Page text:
Laboratory Selection for Beet Armyworm (Lepidoptera: Noctuidae) Resistance to Methoxyfenozide

Jeffrey Gore, John J. Adamczyk Jr.

Abstract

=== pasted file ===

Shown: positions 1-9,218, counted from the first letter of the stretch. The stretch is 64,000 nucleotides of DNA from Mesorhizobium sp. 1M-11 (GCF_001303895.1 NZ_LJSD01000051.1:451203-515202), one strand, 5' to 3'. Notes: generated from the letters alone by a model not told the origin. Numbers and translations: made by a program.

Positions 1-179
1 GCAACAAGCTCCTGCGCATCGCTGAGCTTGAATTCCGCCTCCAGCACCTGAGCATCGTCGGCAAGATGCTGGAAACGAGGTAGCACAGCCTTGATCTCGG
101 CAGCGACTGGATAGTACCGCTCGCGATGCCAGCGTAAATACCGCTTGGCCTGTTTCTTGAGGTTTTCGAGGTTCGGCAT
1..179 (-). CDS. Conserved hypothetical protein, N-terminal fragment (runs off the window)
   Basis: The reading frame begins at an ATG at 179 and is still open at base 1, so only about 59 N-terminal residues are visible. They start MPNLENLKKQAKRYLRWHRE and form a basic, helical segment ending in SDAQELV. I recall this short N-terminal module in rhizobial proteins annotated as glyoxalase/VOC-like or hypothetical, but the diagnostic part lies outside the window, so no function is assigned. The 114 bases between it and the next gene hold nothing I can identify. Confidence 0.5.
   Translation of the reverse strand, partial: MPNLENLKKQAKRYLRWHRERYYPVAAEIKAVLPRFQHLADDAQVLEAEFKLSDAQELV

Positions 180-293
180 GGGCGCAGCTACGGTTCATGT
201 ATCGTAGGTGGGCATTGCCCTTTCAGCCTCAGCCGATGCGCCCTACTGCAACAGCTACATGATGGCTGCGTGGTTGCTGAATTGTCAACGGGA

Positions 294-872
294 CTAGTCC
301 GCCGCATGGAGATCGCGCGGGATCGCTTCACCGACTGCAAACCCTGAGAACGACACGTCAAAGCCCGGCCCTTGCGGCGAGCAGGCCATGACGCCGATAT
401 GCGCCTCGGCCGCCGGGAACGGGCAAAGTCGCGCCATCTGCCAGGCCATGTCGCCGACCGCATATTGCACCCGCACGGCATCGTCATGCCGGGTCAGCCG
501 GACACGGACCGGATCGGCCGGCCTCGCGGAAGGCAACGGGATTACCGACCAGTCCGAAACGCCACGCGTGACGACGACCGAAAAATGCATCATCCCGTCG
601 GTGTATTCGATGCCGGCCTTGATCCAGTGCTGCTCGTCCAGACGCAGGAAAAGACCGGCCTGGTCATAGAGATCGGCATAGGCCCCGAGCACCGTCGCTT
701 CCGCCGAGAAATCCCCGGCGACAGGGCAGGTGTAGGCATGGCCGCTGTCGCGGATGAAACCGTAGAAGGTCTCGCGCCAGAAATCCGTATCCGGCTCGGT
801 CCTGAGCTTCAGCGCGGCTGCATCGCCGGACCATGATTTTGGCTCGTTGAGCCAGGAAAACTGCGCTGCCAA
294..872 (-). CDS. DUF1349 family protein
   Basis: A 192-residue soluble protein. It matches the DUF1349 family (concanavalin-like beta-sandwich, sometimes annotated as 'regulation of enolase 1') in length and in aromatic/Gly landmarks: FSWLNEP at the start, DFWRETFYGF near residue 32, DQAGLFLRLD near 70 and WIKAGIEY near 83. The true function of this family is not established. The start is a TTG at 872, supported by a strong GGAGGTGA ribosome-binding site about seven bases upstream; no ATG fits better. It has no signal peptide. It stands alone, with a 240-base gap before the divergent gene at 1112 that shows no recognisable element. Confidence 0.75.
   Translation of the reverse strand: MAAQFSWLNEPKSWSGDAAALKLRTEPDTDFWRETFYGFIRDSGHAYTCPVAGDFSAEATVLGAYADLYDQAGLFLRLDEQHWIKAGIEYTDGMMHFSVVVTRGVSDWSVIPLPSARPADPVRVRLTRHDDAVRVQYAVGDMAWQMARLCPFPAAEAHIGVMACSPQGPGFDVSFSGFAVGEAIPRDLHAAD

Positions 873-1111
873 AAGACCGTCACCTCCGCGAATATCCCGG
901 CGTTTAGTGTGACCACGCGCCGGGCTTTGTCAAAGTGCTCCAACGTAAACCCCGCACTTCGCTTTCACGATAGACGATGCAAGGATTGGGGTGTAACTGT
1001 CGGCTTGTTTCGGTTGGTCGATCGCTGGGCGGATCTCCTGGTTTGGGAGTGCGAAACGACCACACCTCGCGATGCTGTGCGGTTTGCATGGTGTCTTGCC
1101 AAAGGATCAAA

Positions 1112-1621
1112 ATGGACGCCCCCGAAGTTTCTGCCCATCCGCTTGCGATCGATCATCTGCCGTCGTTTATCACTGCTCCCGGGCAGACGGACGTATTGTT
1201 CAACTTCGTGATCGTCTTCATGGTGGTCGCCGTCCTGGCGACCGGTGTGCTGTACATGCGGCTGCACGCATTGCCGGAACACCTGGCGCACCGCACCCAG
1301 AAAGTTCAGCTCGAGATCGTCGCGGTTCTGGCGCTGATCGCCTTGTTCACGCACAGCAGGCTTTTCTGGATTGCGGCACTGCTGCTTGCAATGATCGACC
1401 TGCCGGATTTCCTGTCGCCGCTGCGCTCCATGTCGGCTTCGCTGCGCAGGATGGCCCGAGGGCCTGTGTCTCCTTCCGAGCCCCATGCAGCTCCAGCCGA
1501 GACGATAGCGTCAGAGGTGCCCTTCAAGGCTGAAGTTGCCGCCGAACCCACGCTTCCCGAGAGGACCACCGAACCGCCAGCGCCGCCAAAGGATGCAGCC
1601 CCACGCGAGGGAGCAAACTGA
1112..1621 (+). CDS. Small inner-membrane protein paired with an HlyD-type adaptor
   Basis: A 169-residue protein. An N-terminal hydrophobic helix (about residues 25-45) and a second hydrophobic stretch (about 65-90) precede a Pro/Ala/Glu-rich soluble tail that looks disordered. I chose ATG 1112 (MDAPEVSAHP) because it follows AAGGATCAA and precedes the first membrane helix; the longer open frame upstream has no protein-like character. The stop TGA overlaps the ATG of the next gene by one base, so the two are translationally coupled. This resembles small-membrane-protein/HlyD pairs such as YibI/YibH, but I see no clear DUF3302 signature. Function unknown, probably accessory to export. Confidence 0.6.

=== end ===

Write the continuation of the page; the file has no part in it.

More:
Beet armyworms, Spodoptera exigua (Hübner), were artificially selected in the laboratory for resistance to the insect growth regulator, methoxyfenozide. A field collected beet armyworm colony was separated into three cohorts that were independently selected with three concentrations (0.033 ppm, 0.064 ppm, and 0.125 ppm) of methoxyfenozide incorporated into a meridic diet. These concentrations corresponded closely with the LC10 (0.033 ppm), LC50 (0.072 ppm), and LC90 (0.161 ppm), respectively, for the original colony. After seven generations of continuous exposure to methoxyfenozide, resistance in the colony selected at the low concentration did not increase significantly. In contrast, LC50 values increased 9.7- and 9.4-fold for the colonies selected at the moderate and high concentrations, respectively, over that of the original colony. Crosses between resistant and susceptible individuals indicated that the resistance was heritable. At 4 d after exposure, mortality of offspring from the reciprocal crosses was intermediate between mortality for the offspring from the parental crosses. When rated at 10 d, mortality of offspring from the reciprocal crosses was not different significantly from offspring from the cross between susceptible parents. These data will be important for developing a management program for beet armyworm resistance to methoxyfenozide.

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